These efforts will be short-lived. State laws that defy the FCC’s net neutrality repeal will not survive challenge in federal court. Preemption is a slam dunk.
The Constitution’s Supremacy Clause gives Congress the power to preempt state law, and a federal agency acting within the scope of its congressionally delegated authority has the power to preempt state regulation. In its net neutrality repeal order, the FCC was acting within the scope of its delegated authority under the Communications Act when it expressly preempted any state or local requirements that are inconsistent with the deregulatory federal approach.
The Supreme Court has recognized that the “Communications Act is a comprehensive scheme for the regulation of interstate communication.” Where Congress has legislated comprehensively and occupied an entire field of regulation—in this case, interstate communication—“even complementary state regulation is impermissible.” Because broadband internet access services are inherently interstate, and the statutory scheme does not provide a role for the states in regulating those services, states have no authority to regulate them.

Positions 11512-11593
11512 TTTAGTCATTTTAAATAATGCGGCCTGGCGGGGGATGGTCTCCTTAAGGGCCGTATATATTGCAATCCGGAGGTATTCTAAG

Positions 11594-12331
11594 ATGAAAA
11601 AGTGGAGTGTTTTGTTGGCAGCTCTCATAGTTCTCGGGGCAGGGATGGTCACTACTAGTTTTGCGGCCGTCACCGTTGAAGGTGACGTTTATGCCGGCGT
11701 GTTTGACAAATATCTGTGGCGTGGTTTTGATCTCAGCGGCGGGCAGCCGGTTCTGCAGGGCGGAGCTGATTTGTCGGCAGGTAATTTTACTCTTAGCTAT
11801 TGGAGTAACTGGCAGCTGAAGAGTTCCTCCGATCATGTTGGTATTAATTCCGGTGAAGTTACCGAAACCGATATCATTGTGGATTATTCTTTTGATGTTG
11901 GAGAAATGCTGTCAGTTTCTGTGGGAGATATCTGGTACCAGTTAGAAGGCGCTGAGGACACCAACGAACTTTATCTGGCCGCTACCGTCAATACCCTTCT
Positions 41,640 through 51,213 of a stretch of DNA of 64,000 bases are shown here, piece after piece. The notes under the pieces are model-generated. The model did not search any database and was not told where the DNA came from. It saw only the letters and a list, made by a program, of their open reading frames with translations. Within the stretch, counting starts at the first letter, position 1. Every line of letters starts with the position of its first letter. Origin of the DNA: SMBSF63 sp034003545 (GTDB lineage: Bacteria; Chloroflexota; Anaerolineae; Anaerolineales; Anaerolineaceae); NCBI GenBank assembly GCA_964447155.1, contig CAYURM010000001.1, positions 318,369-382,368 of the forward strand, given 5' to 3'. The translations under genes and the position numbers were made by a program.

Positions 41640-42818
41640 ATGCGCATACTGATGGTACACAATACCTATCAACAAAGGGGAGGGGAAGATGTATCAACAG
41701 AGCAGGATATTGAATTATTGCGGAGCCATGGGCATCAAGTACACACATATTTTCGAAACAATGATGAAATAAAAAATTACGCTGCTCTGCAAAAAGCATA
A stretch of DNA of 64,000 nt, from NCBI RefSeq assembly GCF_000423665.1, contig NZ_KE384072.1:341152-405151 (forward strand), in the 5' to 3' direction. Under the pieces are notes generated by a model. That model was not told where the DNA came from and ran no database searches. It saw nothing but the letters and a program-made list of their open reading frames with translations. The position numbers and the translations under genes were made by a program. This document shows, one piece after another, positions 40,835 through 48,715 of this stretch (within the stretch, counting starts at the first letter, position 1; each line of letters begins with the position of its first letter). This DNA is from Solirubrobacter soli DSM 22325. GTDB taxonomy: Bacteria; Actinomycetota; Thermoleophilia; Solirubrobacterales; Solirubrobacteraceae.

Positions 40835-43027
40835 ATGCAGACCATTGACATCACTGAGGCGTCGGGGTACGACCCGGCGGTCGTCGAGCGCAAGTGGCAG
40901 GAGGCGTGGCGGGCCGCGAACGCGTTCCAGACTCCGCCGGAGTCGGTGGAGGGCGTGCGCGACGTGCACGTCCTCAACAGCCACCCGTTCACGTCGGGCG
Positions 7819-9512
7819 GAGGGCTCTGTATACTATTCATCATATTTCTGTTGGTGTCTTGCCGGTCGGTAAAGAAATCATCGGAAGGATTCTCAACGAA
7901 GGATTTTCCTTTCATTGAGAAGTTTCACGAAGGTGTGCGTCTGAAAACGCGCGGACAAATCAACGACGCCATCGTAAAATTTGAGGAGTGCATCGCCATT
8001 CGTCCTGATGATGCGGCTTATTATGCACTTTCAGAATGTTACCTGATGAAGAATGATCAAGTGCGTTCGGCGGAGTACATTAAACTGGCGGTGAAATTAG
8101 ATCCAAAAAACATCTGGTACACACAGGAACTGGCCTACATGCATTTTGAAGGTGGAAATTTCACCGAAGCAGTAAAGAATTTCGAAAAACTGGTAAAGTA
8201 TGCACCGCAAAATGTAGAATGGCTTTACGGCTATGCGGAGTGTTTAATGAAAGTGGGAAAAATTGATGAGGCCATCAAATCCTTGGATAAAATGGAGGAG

State net neutrality laws are also in direct conflict with specific Communications Act provisions. Net neutrality regulations are a form of “common carrier” regulation, and the Communications Act exempts “information service” providers from such regulation. There is no question that Congress delegated authority (i.e., jurisdiction) to the FCC to decide whether internet service providers (ISPs) should be classified as information service providers. That’s the authority the FCC exercised in its order repealing the net neutrality regulations: the agency decided that ISPs are information service providers. Once it did, the express command of the Communications Act itself exempted them from common carrier regulation.